The Tree of Humanity Walking Stick.

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Project by RusticJohn posted 11-28-2012 10:52 PM 3968 views 2 times favorited 19 comments Add to Favorites Watch

This has been occupying much of my spare time during the last 6 months. I grew the wood, made all the knives and chisels used and did all the carving. The wood is Sycamore. The smallest face is about the size of a small finger nail and the largest is about 75 mm high.

The stick depicts a vine like tree growing from the bottom to top. The origin of man, somewhat like a Neanderthal, is represented at the top and all types of modern and medieval people down the top half. The faces then become more abstract and primitive for the next quarter till they reach the representation of the ground at the top of the bottom quarter. The vine/trees then break up into roots with various faces, bones and stones, as may be found in an archeology sites, scattered amongst them.

As I have progressed I have had to keep developing new knives to deal with the challenges faced. For example some very small, thin, stiff knives were needed to cut the fine detail on the small faces. I find normal ones, such as the commercial versions, too thick and tend to push the wood sideways and break off. Some features are only 1mm wide and 1 mm deep. Therefore any sideways pressure will cause them to break away on a wood like Sycamore. Getting small and stiff and strong-ish steel is quite a challenge. Flexible makes for poor carving and brittle causes the blade to break. My versions are based on eye surgeons’ scalpels but are stiffer. I also use 3.5 times magnification glasses with a further 1.75 times head mounted viewers. Works fine but my eyes give up after about an hour.

Hope you like it. I am entering it in a competition next week and am crossing my fingers for a good result.

-- RusticJohn

19 comments so far

View bonobo's profile


299 posts in 2798 days

#1 posted 11-28-2012 11:16 PM

Love the variety in the faces. Lots of distinct characters.

-- “The easy confidence with which I know another man's religion is folly teaches me to suspect that my own is also.” ― Mark Twain

View solardave's profile


77 posts in 2785 days

#2 posted 11-28-2012 11:22 PM

I think its fantastic! Best of luck in the competition.

View farmerdude's profile


674 posts in 2781 days

#3 posted 11-29-2012 12:02 AM

Wow! Amazing carving. I cannot imagine the patience you must have to do this type of work. Great job.

-- Jeff in central Me.

View itsmic's profile


1419 posts in 3860 days

#4 posted 11-29-2012 12:49 AM

SPECTACULAR, amazing carving, I have not seen the other entries, but, believe this is a “NUMBER ONE” for sure, thanks for sharing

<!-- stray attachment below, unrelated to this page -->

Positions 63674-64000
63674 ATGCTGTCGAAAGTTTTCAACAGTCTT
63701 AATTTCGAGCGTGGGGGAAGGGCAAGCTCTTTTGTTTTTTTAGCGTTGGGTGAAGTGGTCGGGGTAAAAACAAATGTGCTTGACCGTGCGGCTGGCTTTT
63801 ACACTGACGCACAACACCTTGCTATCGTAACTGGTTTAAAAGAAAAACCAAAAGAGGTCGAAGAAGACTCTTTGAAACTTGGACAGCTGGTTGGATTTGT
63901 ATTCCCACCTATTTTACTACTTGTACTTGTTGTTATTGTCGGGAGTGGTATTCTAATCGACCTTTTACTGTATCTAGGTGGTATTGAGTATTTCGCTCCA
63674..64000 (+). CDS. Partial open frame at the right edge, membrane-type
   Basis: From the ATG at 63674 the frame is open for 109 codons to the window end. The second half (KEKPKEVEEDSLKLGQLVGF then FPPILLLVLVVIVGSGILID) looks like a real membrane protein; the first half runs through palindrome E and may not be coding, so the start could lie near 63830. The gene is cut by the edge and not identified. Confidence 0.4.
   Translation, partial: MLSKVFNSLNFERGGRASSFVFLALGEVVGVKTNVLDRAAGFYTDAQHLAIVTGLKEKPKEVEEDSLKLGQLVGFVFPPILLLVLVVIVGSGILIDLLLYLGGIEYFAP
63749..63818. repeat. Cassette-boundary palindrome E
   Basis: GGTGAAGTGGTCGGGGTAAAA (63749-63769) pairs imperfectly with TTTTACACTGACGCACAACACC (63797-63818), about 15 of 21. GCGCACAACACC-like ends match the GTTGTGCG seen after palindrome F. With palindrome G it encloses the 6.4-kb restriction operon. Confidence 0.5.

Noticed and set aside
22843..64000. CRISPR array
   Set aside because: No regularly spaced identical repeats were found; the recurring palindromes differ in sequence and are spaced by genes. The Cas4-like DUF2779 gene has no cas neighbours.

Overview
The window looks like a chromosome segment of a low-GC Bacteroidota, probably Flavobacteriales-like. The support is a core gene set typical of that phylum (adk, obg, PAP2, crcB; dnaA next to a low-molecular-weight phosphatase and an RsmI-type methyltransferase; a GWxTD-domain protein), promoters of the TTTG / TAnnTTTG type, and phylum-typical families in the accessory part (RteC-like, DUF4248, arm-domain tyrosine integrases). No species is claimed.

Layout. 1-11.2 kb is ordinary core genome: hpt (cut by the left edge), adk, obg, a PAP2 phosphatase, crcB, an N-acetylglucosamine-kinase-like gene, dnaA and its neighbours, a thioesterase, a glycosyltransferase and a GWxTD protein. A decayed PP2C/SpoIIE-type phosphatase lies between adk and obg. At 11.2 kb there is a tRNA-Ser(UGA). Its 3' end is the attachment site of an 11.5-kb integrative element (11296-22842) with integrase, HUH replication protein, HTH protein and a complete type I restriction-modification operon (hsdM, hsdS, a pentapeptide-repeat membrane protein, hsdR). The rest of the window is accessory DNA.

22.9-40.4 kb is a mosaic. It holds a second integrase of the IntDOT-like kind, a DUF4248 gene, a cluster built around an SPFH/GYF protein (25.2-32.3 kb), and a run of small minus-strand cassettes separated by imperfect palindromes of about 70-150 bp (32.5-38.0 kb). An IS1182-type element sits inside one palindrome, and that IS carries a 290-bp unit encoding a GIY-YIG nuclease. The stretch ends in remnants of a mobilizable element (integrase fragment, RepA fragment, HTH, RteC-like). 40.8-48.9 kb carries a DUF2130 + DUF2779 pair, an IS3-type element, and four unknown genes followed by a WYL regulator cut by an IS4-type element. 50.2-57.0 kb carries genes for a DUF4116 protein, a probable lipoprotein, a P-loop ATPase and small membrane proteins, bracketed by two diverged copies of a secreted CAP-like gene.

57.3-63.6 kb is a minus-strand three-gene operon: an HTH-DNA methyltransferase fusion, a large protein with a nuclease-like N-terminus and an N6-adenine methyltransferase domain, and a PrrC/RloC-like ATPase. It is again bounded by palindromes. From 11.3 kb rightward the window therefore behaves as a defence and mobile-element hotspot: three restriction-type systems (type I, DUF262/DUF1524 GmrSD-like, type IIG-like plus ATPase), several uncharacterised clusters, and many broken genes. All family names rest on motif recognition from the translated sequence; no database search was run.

-- It's Mic Keep working and sharing

View Monte Pittman's profile

Monte Pittman

30546 posts in 3079 days

#5 posted 11-29-2012 01:07 AM

Well I would vote #1 on this. Absolutely spectacular carving.

-- Nature created it, I just assemble it.

View a1Jim's profile


118047 posts in 4318 days

#6 posted 11-29-2012 02:36 AM

This is a real work of art,fantastic carving.


View Birks's profile


109 posts in 2970 days

#7 posted 11-29-2012 02:42 AM

This is excellent work. The idea is dreamlike in conception and execution, and the fact that you made your own tools to do it, for me and I would guess many members of this site, adds to the excellence of this piece.
Thanks for posting,

View  woodshaver Tony C   's profile

woodshaver Tony C

7452 posts in 4094 days

#8 posted 11-29-2012 02:43 AM

You got my vote! It’s already a winner in my book! Great job!

-- St Augustine FL, Experience is the sum of our mistakes!

View RusticJohn's profile


219 posts in 4332 days

#9 posted 11-29-2012 02:54 AM

Thank you everyone for the kind comments. I need some suggestions for the next one. I have been toying with the idea of a Grinling Gibbons like fruit and vegetables one or perhaps my family history. Not sold on either yet.

-- RusticJohn

View Woodbridge's profile


3718 posts in 3159 days

#10 posted 11-29-2012 04:11 AM

Fabulous work, truly imaginative and skilfully crafted!

-- Peter, Woodbridge, Ontario

View Jim Sellers's profile

Jim Sellers

484 posts in 3076 days

#11 posted 11-29-2012 04:23 AM

My hat’s off to you RusticJohn. I know all about the challenges of carving small scale and fine details. You’ve got my respect. Very fine work.

-- J.C.Sellers, Norcross, Ga. Just cut it right the first time. The best carpenters make the fewest chips.

View RusticJohn's profile


219 posts in 4332 days

#12 posted 11-29-2012 04:47 AM

Thanks again Guys. Some of the Knives I have used are shown in previous projects.

-- RusticJohn

View Eli Adamit's profile

Eli Adamit

743 posts in 4031 days

#13 posted 11-29-2012 08:27 AM

John, don’t hope – be sure, I like it very much. I know and appreciate how much it is difficult to curve small scales. I like the idea behind the curving and the result is marvelous. good luck with the competition.

-- Eli Adamit, Israel

View Egor's profile


135 posts in 4691 days

#14 posted 11-29-2012 10:47 AM

Awesome job. Your concept and work are great. Thanks for sharing

-- Brock, Illinois

View jackthelab's profile


313 posts in 3434 days

#15 posted 11-29-2012 12:57 PM


Nice work. I like the execution with the theme in mind throughout all of it. A possible suggestion? How about considering the life stages of a butterfly or something else in nature? Since the medium is organic, then perhaps the theme should represent something else in nature. Just a thought – keep up the beautiful work and thanks so much for sharing.

-- Dave in Minnesota - If it ain't broke, improve it!

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